for batch_idx in range(0, len(self.data_X), self.batch_size):
data_batch = shuf_features[batch_idx: batch_idx+self.batch_size]
data_batch = data_batch.astype('float32')
Y1_batch = shuf_Y1[batch_idx: batch_idx+self.batch_size]
Y2_batch = shuf_Y2[batch_idx: batch_idx+self.batch_size]
yield data_batch, Y1_batch, Y2_batch
# params =========================
BATCH_SIZE = 128
BATCH_SIZE_TEST = 1024
LSTM_SIZE = 128
LEARNING_RATE = .001
training_iters = 4000
display_step=20
TIMESTEPS = 200
DROPOUT = 1. # 1. is no dropout
#=================================
# setup your data iterators
dset_train = TFdataset(data_X, data_Y1, data_Y2, BATCH_SIZE)
dset_test = TFdataset(test_X, test_Y1, test_Y2, BATCH_SIZE_TEST)
data_iterator = dset_train.iter()
# variables we'll use shortly
n_steps = TIMESTEPS
n_input = num_inputs
n_outputs_sm = num_outputs_softmax
n_outputs_mse = num_outputs_linear
# setup input X and output Y graph variables
x = tf.placeholder('float', [None, n_steps, n_input])
y = tf.placeholder('float', [None, n_outputs_sm])
# init information for model weights
weights = {
'out': tf.Variable(tf.random_uniform([LSTM_SIZE, n_outputs_sm]))
}
biases = {
'out': tf.Variable(tf.random_uniform([n_outputs_sm]))
}
# Feed forward function to get the RNN output. We're using a fancy type of LSTM cell.
def TFEncoderRNN(inp, weights, biases):
# current_input_shape: (batch_size, n_steps, n_input
# required shape: 'n_steps' tensors list of shape (batch_size, n_input)
inp = tf.unstack(inp, n_steps, 1)
lstm_cell = tf.contrib.rnn.LayerNormBasicLSTMCell(LSTM_SIZE, dropout_keep_prob=DROPOUT)
outputs, states = tf.contrib.rnn.static_rnn(lstm_cell, inp, dtype=tf.float32)
return tf.matmul(outputs[-1], weights['out']) + biases['out']
# we'll be able to call this to get our model output
pred = TFEncoderRNN(x, weights, biases)
# define loss
cost = tf.reduce_mean(tf.nn.softmax_cross_entropy_with_logits(logits=pred, labels=y))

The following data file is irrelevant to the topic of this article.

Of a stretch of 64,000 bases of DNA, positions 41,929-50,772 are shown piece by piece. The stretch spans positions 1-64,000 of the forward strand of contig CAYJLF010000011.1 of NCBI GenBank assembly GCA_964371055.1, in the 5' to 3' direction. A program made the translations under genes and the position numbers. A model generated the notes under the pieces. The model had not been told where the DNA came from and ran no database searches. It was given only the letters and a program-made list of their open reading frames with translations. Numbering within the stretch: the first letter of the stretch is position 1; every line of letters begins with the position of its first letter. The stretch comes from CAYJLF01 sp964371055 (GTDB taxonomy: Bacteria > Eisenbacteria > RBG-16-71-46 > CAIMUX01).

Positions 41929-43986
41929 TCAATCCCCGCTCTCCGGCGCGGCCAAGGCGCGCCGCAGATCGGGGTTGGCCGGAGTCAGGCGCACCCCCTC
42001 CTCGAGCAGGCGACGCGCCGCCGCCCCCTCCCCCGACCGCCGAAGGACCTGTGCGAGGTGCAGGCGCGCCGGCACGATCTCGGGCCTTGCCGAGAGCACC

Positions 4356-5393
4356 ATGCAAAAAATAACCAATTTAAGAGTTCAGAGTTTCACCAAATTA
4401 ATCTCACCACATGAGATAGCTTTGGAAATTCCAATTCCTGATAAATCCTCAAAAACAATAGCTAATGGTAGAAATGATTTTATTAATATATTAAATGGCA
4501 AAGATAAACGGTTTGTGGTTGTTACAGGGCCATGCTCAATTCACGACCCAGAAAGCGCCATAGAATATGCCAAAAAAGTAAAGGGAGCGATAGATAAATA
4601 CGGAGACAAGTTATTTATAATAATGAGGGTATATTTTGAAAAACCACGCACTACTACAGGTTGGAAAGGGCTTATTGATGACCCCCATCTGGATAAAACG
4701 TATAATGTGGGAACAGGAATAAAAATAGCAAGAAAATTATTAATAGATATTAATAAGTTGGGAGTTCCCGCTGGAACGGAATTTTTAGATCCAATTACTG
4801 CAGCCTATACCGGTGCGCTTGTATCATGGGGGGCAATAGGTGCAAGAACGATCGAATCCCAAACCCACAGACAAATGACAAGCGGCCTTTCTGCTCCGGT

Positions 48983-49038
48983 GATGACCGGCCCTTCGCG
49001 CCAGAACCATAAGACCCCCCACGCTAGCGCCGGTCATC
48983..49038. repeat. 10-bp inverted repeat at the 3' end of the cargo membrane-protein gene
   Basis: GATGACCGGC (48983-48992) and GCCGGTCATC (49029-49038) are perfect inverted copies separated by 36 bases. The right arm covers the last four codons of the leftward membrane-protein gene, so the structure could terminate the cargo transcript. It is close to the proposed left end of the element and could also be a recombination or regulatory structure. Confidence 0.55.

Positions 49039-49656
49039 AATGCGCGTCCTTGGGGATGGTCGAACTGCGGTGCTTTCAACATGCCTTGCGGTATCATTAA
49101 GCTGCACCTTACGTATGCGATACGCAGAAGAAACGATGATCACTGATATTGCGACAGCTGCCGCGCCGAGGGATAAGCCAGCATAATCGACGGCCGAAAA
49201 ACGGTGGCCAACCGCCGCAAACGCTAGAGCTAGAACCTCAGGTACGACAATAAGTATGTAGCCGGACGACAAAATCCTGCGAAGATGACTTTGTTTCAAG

# learning rate decay
global_step = tf.Variable(0, trainable=False)
lr_scheduler = tf.train.exponential_decay(LEARNING_RATE, global_step,
training_iters, 0.96, staircase=True)
# define optimizer
optimizer = tf.train.AdamOptimizer(learning_rate=lr_scheduler).minimize(cost)
# define evaluation params
correct_pred = tf.equal(tf.argmax(pred,1), tf.argmax(y,1))
accuracy = tf.reduce_mean(tf.cast(correct_pred, tf.float32))
init = tf.global_variables_initializer()
# train model
config = tf.ConfigProto(allow_soft_placement=True, log_device_placement=True)
config.gpu_options.allow_growth = True
sess = tf.Session(config=config)
sess.run(init)
step = 1
print colored('start training', 'blue')
softmax_loss_history = []
training_accuracy = []
softmax_loss_history_test = []
test_accuracy_history = []
# model training loop
data_iterator = dset_train.iter()
test_iterator = dset_test.iter()
while step < training_iters:
batch_x, batch_sm, batch_mse = data_iterator.next()
sess.run(optimizer, feed_dict={x: batch_x, y: batch_sm})
if step % display_step == 0:
data_iterator = dset_train.iter()
test_iterator = dset_test.iter()
# get training stats
acc = sess.run(accuracy, feed_dict={x: batch_x, y: batch_sm})
loss = sess.run(cost, feed_dict={x: batch_x, y: batch_sm})
softmax_loss_history.append(loss)
training_accuracy.append(acc)
# get test data stats
test_X, test_softmax, test_mse = test_iterator.next()
acc_test = sess.run(accuracy, feed_dict={x: test_X, y: test_softmax})
loss_test = sess.run(cost, feed_dict={x: test_X, y: test_softmax})
softmax_loss_history_test.append(loss_test)
test_accuracy_history.append(acc_test)
print 'Iter %i, Minibatch Loss= %.6f, Training Accuracy= %.5f' % (step, loss, acc)
pytorch_plot_losses(softmax_loss_history=softmax_loss_history,
mse_loss_history=training_accuracy,
test_losses_softmax=softmax_loss_history_test,
test_losses_mse=test_accuracy_history)
step += 1
print "Optimization finished!"
```

I'm not sure if I was just doing something wrong or what, but tensorflow seems to be slow as hell (as compared to other GPU-enabled deep learning frameworks). Each model took 4-12 hours to train (and it doesn't use multiple outputs so it actually has less computation to do than keras and pytorch in my examples.)

Here's the training plots:

*50% dropout*

*oops*

*20% dropout*

*also bad*

*no dropout*

*(no dropout) promising...*

**Overall: I've found tensorflow to be really cool, and the performance seems promising so I'll be developing it out further and investigating different architecture combinations. It seems to be the best solution to my overfitting problem so far, so I want to see if I can at least pull out a bit more raw performance. **